Reknead the scraps and cut 12 small stars. Place one on the top of the fruit mince and brush with egg white. Bake for 15-20 minutes, or until the pastry is golden. Leave to cool completely in the pans before attempting to remove, as the pastry is crumbly and delicate when warm. Decorate with a dusting of icing sugar when ready to serve.

  • Gastronomy Gal

    Oh my- looks like you did a fabulous job! I am buying my fruit mince pies- what a cheater!!

  • msihua

    That’s a great idea (baking paper wings)! I’m stealing that idea! Borrowing…. You know, I’ve never had fruit mince pies… I might buy some to try now..

  • Lora

    These are so beautiful and I am sure taste like heaven.

  • Julie Carlyle

    I love fruit mince pies but I have only made them once before. Yours look delicious and the star on top is very cute. I think I will have vto do them again :)

  • Phuoc’n Delicious

    I must admit, I’m not a fan of fruit mince pies. But yours look gorgeous! The pastry shells are perfect and thanks for the tip for lining the tray with baking paper strips; why didn’t I think of that?

  • Ladybird

    These look absolutely scrumptious Emma – YUM! Thank you for sharing this recipe – only yesterday I was wondering where I could get my hands on a good fruit mince recipe. And what a great idea to put a strip of baking paper beneath the pastry for easy removal – genius!

  • Trissa

    Margaret Fulton sure knows her stuff. The pastry on your fruit mince pies looks really good. I might use this pastry recipe for other fillings.

  • Hannah

    Oh, this is torturous! These pies look so divinely good, with their magical dusting of icing sugar and the golden pastry against the dark, mysterious filling… and yet I can’t stomach fruit mince (I think it’s the citrus peel). How is it fair that something I can’t like in reality can look so good in pictures?!

  • Anonymous

    Nah, at this time of the year it’s a miracle just to get Christmas shopping finished, let alone bake everything from scratch. Sometimes things taste better if other people have made them for you :)

  • Emma

    aawww I love the little stars on top. So pretty.

    I’ve come late to liking fruit mince pies, I used to hate them but in the past few years I’ve become quite addicted to them for some reason .. never made them though.

  • Choclette

    These look gorgeous. I especially like your gift idea and packaging – how lovely. So much to do and I always have grand plans, but time runs away with me and so does work. I have managed to make a date and walnut chocolate cake today though and have also got candied orange peel on the go. Hoping to manage a few more things next week.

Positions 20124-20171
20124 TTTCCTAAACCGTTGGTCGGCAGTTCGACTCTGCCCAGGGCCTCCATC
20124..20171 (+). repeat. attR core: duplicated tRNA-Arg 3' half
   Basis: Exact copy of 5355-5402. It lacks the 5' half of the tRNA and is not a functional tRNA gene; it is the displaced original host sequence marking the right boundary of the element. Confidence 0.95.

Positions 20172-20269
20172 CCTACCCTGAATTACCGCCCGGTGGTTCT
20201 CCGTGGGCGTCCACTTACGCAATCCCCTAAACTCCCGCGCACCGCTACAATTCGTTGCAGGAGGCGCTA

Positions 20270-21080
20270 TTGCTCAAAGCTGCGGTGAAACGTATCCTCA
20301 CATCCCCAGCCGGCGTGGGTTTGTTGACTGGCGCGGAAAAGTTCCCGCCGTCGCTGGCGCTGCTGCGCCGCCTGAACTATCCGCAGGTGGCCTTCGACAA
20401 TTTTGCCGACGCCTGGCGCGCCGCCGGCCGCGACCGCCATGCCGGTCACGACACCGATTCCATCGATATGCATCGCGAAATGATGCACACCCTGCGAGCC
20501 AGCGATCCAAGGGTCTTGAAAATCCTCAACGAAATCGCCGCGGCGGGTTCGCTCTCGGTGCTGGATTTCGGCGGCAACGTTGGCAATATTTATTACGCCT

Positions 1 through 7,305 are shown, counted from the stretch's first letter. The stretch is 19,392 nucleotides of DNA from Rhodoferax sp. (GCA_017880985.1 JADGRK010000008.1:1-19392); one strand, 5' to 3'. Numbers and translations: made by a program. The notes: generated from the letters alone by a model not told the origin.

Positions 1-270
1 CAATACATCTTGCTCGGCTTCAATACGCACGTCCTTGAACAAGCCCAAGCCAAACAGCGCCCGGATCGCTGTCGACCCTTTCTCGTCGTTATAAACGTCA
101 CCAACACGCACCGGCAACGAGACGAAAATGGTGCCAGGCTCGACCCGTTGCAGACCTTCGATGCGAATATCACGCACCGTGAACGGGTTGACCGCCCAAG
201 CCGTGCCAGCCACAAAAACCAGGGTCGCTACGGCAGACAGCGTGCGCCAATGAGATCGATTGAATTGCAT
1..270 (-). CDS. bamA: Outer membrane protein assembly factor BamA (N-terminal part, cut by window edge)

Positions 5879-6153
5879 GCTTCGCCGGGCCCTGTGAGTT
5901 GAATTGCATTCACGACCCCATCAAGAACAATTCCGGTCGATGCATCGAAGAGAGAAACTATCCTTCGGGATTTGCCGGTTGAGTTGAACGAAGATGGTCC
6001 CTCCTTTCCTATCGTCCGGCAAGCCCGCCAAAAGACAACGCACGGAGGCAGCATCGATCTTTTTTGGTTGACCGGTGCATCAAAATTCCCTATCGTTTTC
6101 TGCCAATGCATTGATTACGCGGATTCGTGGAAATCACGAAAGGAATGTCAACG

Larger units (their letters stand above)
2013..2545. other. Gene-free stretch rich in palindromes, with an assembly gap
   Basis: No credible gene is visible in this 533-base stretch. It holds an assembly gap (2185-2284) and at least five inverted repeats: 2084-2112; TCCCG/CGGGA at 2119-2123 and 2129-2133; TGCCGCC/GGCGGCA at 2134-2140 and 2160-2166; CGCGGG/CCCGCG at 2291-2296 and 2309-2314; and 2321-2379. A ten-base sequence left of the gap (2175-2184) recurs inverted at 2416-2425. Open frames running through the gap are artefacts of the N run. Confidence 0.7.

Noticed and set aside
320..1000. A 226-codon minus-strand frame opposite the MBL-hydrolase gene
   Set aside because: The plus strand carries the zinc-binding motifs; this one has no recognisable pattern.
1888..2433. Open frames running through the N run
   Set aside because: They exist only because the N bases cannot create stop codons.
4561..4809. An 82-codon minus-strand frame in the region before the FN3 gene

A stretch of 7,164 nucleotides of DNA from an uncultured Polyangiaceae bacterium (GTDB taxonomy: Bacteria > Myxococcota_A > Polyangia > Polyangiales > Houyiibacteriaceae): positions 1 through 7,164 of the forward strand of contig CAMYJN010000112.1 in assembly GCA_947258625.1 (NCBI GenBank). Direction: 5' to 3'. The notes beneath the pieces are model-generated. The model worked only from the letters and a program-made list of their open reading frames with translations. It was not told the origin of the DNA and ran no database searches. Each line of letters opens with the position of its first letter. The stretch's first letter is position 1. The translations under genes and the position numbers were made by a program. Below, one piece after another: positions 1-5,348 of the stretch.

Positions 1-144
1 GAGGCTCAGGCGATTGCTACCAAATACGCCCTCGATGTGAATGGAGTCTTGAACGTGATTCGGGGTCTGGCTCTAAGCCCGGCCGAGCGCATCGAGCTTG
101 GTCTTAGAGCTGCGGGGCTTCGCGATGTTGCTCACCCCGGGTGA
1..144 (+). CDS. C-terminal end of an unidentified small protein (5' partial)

• Anonymous

    i love your baking paper wings idea!

  • Cakelaw

    Thanks for the tip about the “wings” under the pies. I made 20 fruit mince pies this year, but lost 4 of them because they stuck to the pan, and the “lids” came off when I tried to get them out. Brilliant idea!

  • Heidi – Apples Under My Bed

    Your Christmas day eats sound delicious! I’ve never loved mince pies. Yours look beautiful, though! Loved the little history tidbit here – I love food history – I can’t believe they were banned!
    Heidi xo

  • Jennifer (Delicieux)

    I have to admit I’ve never been a fan of fruit mince pies. Not sure why, but yours look gorgeous!

    Without a doubt I will be making coconut truffles. They have to be my all time favourite Christmas recipe.

  • Conor @ Hold the Beef

    The hardest part about making fruit mince pies is not eating any of the mince when you check on it during the boozing up period.

    Beautifully executed! That’s always how I present them as well, I think it works a treat :)

  • Sheena

    I’m yet to try making my own fruit mince pies, but these ones look really good, especially the pastry!

  • Dunnntoperfection

    They look lovely Emma, I’m someone who hasn’t really ever loved the idea of mince pies – probably because all through my childhood I thought they were made with mince meat! I love the wings idea! PS Can I come to your nanna’s place for Christmas – that selection sounds divine! ;)

  • Roscov48

    Supermarket pies are generrally awful. Bought mince is too sickly. Made my own this year and they are fantastic. Cannot buy as good. Plenty of booze maceration is a must and up to a month even better. A new tradition is born for me.

  • Liliane Nguyen

    how long does the mince keep for? do i have to put it in the freezer after a certain amount of time to keep it?

  • Anonymous

    Hi Liliane. Good question! I’m not entirely sure how long the mince itself lasts for. With a similar composition to fruit cakes (alcohol and sugar as a preservative plus fruit), which keep for 1 year frozen, I’d say the safest way is to freeze any unused mince straightaway in an airtight container. If you have a lot of leftovers, maybe split it across several containers so that when you want to use it again, it will take less time to return to room temperature.

  • Lady Joanella

    About citrus peel in anything – to get the effect in the mix without the strong taste after bighting on a piece of peel (YUK!!!) I always take the time to cut the peel very finely – or put it in the food processor to bash it up.  This works for us and gives just the slightest citrus edge to the recipe, sort of like adding zest to a recipe.

  • Alison

    Thanks for this recipe
    Christmas Mince pie recipe